Teams bringing together active-duty soldiers and civilians faced off in contests from softball to a tug-of-war in Sumner Saturday to forge community bonds.
The competition between teams representing the East Pierce County cities of Puyallup and Sumner was friendly but serious.
Spc. Edward Curtin was upbeat, while wiping crumbs off his face after his Puyallup team lost in a rhubarb pie- and scone-eating contest.
“It was fun,” said Curtin, 22, who turned out with his wife and 18-month-old son. “My family enjoyed it,” the Spanaway resident said.
About 200 people attended the first Great American Picnic, held at the Daffodil Valley Sports Complex.
Each team was made up of city officials, community members and partner units from Joint Base Lewis-McChord — the 2nd Stryker Brigade, 2nd Infantry Division with Puyallup and the 593rd Expeditionary Sustainment Command with Sumner.
The Sumner team won seven out of nine events, including basketball, soccer, softball and sack races. The Puyallup team captured the three-legged race competition and water balloon toss.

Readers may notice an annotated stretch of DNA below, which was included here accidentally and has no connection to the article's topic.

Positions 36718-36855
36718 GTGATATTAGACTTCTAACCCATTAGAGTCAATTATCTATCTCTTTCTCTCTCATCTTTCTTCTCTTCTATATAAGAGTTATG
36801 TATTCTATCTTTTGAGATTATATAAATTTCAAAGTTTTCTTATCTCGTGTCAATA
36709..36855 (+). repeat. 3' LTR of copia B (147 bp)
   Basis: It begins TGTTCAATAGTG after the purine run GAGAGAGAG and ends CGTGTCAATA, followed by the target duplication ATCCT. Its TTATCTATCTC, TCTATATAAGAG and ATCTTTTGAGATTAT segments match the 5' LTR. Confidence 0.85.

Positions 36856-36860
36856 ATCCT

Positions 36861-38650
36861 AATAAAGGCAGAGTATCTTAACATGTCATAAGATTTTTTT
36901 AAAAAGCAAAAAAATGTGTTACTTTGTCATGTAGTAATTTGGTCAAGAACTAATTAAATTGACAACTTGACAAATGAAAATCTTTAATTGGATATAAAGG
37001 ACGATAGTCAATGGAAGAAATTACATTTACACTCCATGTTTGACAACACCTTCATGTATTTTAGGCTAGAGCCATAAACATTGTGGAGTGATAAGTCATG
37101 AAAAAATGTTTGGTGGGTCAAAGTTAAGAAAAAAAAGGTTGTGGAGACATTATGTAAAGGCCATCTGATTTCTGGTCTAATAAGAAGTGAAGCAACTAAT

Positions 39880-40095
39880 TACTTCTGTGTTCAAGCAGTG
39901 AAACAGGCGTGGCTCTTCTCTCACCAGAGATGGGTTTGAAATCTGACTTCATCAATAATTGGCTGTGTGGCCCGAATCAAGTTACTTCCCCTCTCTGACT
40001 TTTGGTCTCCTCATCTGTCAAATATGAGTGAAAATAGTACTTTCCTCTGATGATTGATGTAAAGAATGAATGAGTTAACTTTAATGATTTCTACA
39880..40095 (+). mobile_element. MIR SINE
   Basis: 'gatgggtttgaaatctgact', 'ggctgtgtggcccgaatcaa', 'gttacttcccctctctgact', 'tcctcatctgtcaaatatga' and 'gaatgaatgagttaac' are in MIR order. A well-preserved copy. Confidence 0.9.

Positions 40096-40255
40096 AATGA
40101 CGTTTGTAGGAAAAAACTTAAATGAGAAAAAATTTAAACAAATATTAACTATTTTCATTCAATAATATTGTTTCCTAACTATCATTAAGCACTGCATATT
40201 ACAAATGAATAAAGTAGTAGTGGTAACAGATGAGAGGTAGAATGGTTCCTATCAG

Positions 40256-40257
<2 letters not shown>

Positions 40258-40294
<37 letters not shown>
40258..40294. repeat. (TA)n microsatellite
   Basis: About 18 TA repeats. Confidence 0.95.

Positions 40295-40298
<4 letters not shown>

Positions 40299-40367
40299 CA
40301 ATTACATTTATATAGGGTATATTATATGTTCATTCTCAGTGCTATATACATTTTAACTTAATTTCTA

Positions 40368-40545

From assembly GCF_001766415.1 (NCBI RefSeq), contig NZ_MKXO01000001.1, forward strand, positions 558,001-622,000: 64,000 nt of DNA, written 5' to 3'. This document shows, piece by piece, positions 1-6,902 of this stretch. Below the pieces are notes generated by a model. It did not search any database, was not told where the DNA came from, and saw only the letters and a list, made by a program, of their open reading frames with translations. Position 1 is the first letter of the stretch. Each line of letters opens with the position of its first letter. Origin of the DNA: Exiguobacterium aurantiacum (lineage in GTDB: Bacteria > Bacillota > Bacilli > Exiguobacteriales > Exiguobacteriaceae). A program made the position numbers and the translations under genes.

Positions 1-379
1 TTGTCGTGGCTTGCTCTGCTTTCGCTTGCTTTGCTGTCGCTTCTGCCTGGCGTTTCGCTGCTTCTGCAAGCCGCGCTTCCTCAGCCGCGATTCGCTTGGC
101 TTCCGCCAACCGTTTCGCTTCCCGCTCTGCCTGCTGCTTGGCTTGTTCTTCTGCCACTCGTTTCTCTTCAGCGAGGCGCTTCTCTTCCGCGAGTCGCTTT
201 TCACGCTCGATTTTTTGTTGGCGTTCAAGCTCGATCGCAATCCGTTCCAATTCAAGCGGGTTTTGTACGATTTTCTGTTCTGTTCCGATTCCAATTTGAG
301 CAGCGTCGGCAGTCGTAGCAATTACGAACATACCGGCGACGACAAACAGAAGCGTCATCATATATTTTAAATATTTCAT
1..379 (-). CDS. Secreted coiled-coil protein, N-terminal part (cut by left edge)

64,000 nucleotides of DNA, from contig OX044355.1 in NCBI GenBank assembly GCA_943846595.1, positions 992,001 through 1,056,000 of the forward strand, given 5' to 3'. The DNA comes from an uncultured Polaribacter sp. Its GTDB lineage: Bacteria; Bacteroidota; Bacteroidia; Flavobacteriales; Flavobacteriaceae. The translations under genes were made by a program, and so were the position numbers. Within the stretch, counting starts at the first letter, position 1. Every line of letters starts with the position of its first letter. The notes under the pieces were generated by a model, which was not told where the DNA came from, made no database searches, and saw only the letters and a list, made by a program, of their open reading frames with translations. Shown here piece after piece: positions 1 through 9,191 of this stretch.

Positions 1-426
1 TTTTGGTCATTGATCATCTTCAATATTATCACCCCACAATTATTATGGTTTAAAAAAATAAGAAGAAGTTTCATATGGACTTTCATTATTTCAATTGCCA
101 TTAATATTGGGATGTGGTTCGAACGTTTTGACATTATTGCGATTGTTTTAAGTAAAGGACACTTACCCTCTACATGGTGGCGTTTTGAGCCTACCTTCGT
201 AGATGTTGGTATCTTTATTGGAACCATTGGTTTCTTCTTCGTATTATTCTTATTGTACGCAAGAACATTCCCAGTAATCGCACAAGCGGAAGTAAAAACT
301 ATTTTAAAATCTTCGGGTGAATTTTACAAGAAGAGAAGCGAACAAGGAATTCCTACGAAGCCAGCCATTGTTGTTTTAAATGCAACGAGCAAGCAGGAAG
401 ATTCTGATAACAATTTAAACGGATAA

“It was a healthy competition,” said Col. Doug McBride, of the 593rd Expeditionary Sustainment Command, which was elevated from a brigade last week.
McBride, a 47-year-old Tacoma resident, said the picnic was a great way to create community bonds between soldiers and civilians.
While enjoying “the thrill of victory,” McBride said there were no real losers in this competition.
After his 8-year-old son won one of the three-legged races coordinated by Daffodil Festival princesses, Maj. Hayden Joseph said the event gave soldiers a hometown feeling.
“A little bit of community involvement keeps the soldiers grounded,” said Joseph, 43, who lives in Puyallup but was on the Sumner team.
The inaugural event came about after Shelly Schlumpf, CEO of the Puyallup/Sumner Chamber of Commerce, learned about similar competitions between the two cities dating back more than 100 years.
The picnic raised money for the cities’ sub-chapter of the Association of the United States Army, which fosters public support for Army members and organizes send-off and welcome-home events for deployed soldiers.
Organizers were already talking Saturday about holding the event next year. Sumner city spokeswoman Carmen Palmer said “there’s room to bring a lot more people out.”